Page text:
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Middle East Virus Identified in Third U.S. Patient, CDC Says

Saudis wear mouth and nose masks as they watch camels at their farm on May 12, 2014, outside Riyadh. Photographer: Fayez Nureldine/AFP via Getty Images
Saudis wear mouth and nose masks as they watch camels at their farm on May 12, 2014, outside Riyadh. Photographer: Fayez Nureldine/AFP via Getty Images

May 18 (Bloomberg) -- An American who had contact with an Indiana health-care worker infected with a potentially lethal Middle Eastern virus was found to have the disease, though he had no symptoms and didn’t require medical care.

The latest case, located in Illinois, is the third confirmed on U.S. soil, the Centers for Disease Control and Prevention said in a statement.

The original U.S. case of Middle East Respiratory Syndrome coronavirus, or MERS-CoV, involved a person who returned April 24 from Saudi Arabia. That patient was successfully treated in a U.S. hospital and has since been released.

The newest patient, whom the CDC didn’t identify, “did not seek or require medical care,” the agency said.

Local health officials in Illinois have been monitoring the new patient’s health daily since May 3 as part of the CDC’s review of the outbreak, the agency said. The man met with the Indiana patient twice since he returned from Saudi Arabia.

The Illinois patient was first tested for MERS on May 5 and results were negative. A subsequent test turned up positive for MERS antibodies on May 16, though the man never reported feeling sick and is still “feeling well,” the CDC said.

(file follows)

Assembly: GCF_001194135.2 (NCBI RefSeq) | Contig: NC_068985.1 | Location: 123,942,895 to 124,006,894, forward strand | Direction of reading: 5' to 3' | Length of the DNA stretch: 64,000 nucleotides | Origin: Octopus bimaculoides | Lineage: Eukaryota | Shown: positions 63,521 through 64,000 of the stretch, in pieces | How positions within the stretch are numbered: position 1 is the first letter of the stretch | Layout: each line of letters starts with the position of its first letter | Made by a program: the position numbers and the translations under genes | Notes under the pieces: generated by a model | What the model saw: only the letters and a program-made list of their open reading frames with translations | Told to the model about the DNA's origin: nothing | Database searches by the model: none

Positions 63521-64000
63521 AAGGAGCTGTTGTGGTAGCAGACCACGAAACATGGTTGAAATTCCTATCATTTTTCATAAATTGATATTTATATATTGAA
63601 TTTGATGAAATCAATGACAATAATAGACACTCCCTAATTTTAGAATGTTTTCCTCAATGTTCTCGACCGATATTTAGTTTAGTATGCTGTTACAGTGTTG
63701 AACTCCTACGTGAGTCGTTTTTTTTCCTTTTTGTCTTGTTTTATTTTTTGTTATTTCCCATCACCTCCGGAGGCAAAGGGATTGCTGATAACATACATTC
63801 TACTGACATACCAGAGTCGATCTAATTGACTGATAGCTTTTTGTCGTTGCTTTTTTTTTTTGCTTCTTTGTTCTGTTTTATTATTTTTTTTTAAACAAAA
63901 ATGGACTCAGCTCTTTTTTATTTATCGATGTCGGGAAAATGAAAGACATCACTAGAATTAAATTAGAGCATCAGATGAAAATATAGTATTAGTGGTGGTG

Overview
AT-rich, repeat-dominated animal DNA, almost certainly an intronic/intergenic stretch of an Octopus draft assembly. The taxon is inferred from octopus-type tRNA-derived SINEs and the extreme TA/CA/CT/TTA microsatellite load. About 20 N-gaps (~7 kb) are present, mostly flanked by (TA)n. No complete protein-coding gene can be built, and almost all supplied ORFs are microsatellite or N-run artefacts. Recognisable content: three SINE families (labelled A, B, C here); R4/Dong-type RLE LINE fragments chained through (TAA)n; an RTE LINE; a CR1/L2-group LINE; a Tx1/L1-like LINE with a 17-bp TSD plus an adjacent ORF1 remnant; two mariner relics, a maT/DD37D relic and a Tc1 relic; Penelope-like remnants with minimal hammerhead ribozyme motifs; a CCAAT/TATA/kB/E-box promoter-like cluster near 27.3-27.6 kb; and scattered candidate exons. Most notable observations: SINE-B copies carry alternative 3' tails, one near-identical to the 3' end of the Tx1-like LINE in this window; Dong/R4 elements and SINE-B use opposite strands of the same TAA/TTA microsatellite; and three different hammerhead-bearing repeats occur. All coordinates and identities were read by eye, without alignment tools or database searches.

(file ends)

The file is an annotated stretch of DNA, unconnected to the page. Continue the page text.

The coronavirus has infected 572 people worldwide, with 173 deaths, according to the CDC and the World Health Organization. The virus was first identified in Saudi Arabia in 2012; its origin is unknown and it’s not clear how it spreads. Health-care workers who treat infected people and others in close contact with them appear to be at the highest risk of contracting the illness.

Current Recommendations

“This latest development does not change CDC’s current recommendations to prevent the spread of MERS,” said David Swerdlow, who is leading CDC’s MERS-CoV response, in the agency’s statement. “It’s possible that as the investigation continues, others may also test positive for MERS-CoV infection but not get sick.”

In addition to the Indiana and Illinois patients, a 44-year-old man in Orlando, Florida, who arrived from Saudi Arabia on May 1 was diagnosed with MERS. He was admitted to Orlando’s Dr. P. Phillips hospital on May 8.

He was “in good condition and continuing to improve,” the hospital said May 12.

A spokesman for the hospital, Geo Morales, didn’t immediately respond to an e-mail today asking about the Orlando patient’s current condition, or the results of tests on hospital workers. At least 20 workers at Philips were tested for MERS and one was admitted to the hospital, although the person wasn’t found to carry the virus.

Symptoms of MERS include coughing, fever and respiratory distress. None of the U.S. MERS patients appear to have developed life-threatening illness.

To contact the reporter on this story: Alex Wayne in Washington at

To contact the editors responsible for this story: Reg Gale at Mark Schoifet

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